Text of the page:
Georgia State seeks gay couples who drink for ‘major’ study

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A Georgia State psychology professor wants to fill a large gap in research by studying the effects of alcohol on same-sex relationships.

Dr. Dominic Parrott (photo) is actively recruiting 200 same-sex couples for a study that requires two visits to Georgia State’s downtown Atlanta campus. Participants will be compensated between $40 to $120. 

“The aim of the project is to better understand the factors that contribute to healthy and unhealthy intimate relationships in same-gender couples,” Parrott, clinical training director at GSU's Department of Psychology, told Project Q Atlanta. “My research lab has done a lot of work with heterosexuals in intimate relationships and the role of alcohol, and to put it bluntly, there is a major need in the research field to understand these same sorts of processes in same-gender couples.”

Parrott is looking for people age 21 or older who are in a same-sex relationship and who currently drink alcohol. 

“People drink alcohol socially, some people drink alcohol problematically, but at the end of the day if people are experiencing different stressors in their relationships, it can cause problems in their relationships,” Parrott said. “We’re not trying to position alcohol as always a problem, but people drink and it’s good to know how that functions into a relationship.”

Couples will come in together for the two visits. The first visit they will fill out a questionnaire to determine eligibility for the study. 

“We want to make sure people are healthy and aren’t taking any medication that would do them harm if they have alcohol,” Parrott said.

In the second visit, people are randomly assigned to drink alcohol or not. Researchers will have the couples do various interactions during that time.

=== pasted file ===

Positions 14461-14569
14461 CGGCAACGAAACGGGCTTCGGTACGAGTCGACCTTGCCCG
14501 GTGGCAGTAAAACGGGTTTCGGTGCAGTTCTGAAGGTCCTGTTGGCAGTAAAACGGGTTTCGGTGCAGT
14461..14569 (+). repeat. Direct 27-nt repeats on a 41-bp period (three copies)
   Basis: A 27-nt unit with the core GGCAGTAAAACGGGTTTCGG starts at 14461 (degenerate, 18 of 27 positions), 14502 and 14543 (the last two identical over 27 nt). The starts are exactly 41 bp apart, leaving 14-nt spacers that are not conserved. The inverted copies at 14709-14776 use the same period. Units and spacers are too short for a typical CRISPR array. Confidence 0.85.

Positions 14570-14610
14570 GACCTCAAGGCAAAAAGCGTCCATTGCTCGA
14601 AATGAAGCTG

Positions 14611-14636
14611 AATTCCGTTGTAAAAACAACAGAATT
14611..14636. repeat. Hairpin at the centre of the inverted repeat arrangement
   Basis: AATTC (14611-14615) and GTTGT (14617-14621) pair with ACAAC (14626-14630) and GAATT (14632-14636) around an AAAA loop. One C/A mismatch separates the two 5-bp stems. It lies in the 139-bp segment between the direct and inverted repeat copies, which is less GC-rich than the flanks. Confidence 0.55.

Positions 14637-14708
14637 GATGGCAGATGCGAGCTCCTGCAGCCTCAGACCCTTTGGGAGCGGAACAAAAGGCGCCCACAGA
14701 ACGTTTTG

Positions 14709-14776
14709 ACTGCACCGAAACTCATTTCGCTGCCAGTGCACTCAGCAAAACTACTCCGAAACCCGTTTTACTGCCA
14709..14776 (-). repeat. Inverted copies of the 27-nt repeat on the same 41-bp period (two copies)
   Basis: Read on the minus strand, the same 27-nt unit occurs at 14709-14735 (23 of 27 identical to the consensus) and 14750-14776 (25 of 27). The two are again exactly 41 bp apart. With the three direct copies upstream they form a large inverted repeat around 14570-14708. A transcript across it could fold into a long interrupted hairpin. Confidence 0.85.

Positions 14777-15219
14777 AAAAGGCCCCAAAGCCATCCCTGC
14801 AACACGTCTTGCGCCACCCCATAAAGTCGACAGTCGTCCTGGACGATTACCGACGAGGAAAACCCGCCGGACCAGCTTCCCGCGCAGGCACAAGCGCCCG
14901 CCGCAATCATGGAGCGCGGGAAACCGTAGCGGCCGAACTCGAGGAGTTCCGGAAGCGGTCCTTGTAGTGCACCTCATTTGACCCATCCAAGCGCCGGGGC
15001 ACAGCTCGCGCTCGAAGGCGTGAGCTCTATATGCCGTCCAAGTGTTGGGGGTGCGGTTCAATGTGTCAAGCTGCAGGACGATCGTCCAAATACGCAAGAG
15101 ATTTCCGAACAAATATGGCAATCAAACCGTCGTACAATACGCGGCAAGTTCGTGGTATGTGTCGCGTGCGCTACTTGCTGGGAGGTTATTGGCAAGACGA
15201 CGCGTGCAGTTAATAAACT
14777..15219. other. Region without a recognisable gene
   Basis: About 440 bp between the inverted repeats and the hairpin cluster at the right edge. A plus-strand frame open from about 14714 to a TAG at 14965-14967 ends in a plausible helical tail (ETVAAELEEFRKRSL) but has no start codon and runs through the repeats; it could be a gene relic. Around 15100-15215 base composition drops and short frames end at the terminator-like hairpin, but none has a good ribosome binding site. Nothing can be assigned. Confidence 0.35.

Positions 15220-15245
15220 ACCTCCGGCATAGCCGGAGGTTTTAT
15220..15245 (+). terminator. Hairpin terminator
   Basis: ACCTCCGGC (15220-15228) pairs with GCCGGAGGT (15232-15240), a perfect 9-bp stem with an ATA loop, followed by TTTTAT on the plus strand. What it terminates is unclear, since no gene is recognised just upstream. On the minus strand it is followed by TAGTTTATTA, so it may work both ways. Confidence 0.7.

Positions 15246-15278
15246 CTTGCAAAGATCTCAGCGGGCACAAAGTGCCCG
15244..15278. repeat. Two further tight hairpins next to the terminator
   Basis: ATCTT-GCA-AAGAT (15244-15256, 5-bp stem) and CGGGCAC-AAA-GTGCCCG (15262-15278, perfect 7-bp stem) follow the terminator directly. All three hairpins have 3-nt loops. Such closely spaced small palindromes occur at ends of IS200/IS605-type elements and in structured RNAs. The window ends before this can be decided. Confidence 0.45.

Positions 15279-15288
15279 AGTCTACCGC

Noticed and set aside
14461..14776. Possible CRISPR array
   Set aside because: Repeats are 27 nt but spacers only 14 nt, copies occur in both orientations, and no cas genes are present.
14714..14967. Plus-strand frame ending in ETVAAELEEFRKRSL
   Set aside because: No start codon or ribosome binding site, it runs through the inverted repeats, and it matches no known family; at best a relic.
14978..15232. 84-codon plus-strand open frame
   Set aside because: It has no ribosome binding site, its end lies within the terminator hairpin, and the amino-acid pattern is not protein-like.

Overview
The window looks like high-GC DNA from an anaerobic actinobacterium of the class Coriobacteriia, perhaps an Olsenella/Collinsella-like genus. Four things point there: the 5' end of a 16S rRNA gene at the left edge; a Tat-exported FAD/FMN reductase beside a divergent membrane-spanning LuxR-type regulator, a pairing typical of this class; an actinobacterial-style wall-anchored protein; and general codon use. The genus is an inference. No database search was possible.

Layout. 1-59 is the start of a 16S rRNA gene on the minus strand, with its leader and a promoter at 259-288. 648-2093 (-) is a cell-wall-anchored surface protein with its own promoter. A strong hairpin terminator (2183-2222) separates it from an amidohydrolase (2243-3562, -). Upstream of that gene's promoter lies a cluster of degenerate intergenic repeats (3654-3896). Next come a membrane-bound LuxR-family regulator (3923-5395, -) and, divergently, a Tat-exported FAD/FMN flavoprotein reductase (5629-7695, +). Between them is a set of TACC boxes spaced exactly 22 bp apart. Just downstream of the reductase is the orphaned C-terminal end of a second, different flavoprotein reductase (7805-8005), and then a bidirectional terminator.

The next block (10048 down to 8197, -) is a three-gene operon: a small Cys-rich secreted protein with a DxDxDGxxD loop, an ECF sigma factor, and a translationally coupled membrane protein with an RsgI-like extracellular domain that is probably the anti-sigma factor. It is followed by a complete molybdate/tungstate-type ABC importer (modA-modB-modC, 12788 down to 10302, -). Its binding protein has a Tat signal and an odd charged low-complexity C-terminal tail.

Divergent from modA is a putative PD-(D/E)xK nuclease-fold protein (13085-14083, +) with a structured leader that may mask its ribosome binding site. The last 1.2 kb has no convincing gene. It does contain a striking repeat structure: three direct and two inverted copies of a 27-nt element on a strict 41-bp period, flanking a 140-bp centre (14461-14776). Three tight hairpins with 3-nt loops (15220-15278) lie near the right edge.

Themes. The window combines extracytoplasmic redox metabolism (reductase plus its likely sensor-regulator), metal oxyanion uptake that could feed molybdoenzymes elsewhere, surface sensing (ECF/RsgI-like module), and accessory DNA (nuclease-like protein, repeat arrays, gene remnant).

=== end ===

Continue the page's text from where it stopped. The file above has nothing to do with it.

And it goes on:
“That takes about an hour-and-a-half or two hours. If they didn’t drink alcohol, they can leave. We pay them cash and they go,” Parrott said. “If they drank alcohol, they stay in the lab and they can watch movies, take a nap, we serve them lunch. They just hang out until their blood alcohol level goes down.”

“We arrange whatever their preferred type of transportation is, but they can’t drive. No cost to them,” he added.

The first visit pays $40 and the second visit pays up to an additional $80. Participants will also receive educational materials and referrals to different agencies if needed. Those who complete the study have the opportunity to earn more money by recruiting others to take part. 

“We really hope that the information we get from this study can be used to develop culturally sensitive programs to promote healthy relationships in same-gender couples,” Parrott said. “That’s the goal.”

It’s the first of two studies on the topic taking place over five years, funded by a $2.5 million grant from the National Institutes of Health. The second study starts in 2021.

To take part in the PASSION study, submit your name and contact information here.


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